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  • Market research and promotion

     
     

    Promotion campaigns cannot be successful without market research. Such research usually has four broad aims: 

    • To determine demographic and psychological characteristics of current consumers and non-consumers of coffee, together with insights into why they consume coffee or why they do not.  
    • To estimate the size of both the total market for coffee and its individual components, and to set objectives for the overall campaign.  
    • To test the proposed promotional message or messages to ensure effectiveness before conducting the full campaign.  
    • To monitor the results of the campaign after it is under way and also to assess its impact after the campaign has finished.   

    Who are the customers? It is helpful in developing a generic promotion campaign to understand the primary characteristics of the people who drink coffee as well as to discover what benefits they derive from coffee consumption. With this information, promotional messages are more likely to be relevant and believable.

    One purpose of generic promotion is to keep existing customers satisfied and perhaps to encourage them to consume more coffee. The other purpose of generic promotion is to encourage people who do not drink coffee to try the product and also to create a positive attitude towards coffee in order to improve the chances of their liking their first tastes of the beverage. To that end, promoters should know why non-drinkers do not drink coffee. This was very important in the campaigns run by the ICO in China. Market research had determined that many potential Chinese consumers saw coffee as bad for the stomach and something more akin to a medicine. This enabled the organizers of the campaign to tailor the message so that it directly tackled these issues.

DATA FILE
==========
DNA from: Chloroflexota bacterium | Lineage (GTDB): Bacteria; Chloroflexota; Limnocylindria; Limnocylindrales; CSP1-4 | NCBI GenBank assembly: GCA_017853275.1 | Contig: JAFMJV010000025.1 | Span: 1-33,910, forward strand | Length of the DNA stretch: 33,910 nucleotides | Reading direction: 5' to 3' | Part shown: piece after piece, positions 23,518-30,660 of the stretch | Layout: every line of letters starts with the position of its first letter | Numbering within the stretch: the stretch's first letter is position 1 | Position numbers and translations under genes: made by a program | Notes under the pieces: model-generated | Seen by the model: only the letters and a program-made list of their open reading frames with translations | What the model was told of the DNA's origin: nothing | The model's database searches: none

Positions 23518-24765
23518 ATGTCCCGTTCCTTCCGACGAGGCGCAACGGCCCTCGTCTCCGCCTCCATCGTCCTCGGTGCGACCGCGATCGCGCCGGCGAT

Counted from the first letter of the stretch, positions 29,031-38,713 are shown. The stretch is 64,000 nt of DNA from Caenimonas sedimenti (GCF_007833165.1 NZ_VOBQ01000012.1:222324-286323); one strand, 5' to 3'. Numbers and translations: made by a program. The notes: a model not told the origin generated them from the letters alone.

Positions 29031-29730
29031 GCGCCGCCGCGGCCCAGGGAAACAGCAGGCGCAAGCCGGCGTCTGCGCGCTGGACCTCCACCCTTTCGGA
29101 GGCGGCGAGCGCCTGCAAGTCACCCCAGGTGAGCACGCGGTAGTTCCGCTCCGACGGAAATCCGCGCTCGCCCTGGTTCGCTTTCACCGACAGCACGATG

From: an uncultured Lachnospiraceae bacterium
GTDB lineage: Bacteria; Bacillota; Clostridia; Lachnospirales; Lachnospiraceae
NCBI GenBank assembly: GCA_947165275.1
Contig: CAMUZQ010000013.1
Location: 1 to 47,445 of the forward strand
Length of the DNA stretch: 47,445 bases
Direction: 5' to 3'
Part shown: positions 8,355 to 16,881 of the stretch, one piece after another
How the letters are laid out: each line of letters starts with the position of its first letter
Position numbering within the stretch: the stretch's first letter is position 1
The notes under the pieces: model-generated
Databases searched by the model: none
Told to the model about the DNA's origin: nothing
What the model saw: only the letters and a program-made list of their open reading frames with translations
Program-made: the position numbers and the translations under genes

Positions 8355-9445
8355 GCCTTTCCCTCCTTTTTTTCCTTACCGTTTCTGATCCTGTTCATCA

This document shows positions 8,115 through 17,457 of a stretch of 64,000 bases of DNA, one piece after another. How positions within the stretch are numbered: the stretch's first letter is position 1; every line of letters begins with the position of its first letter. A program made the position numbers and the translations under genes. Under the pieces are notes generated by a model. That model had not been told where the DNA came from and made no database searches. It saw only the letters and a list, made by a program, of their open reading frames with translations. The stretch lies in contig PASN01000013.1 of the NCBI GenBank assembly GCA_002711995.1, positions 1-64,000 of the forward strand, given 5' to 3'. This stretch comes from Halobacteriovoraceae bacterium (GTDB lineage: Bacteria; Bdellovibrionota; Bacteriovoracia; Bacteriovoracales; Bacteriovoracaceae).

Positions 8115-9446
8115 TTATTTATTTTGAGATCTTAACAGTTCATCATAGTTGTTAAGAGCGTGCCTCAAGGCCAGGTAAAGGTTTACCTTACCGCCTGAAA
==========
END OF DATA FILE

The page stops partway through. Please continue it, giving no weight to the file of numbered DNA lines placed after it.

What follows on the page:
People have different reasons for choosing to drink or not to drink coffee. It may therefore be necessary to divide the total potential market into broad segments, called target markets each requiring a different promotional message or even a differentiated product or distribution channel.

    How large is the potential market? With a reasonably accurate idea of how many people drink coffee and how much they currently consume, it can be estimated how much more (if any) they can be induced to consume. Before investing in a full-blown campaign it is essential to test the promotional message to make certain that it will convince the consumers to take some type of action or to change their attitude in line with the message’s objectives. The promotion is therefore tested on a sample number of people and if a sufficient proportion is favourably influenced, a full campaign is initiated.

    What is progress like? If the campaign is continued, results must be monitored. Techniques exist to determine whether adequate progress is being made. Note that if no clearly defined goals are set, it will be difficult to assess whether progress warrants continuation. The annual United States Winter Coffee Drinking Study is a good example of a survey on coffee consumption – go to www.ncausa.org  for details.

    How to promote coffee consumption in new markets:  The ICO have commissioned “A Step-by-step Guide to Promote Coffee Consumption in Producing Countries” which uses the Brazilian experience (see 02.07) and that of a few other countries to create a methodology to promote consumption, not only in producing countries but also in any emerging coffee market.  This comprehensive guide can be downloaded from www.ico.org.
     

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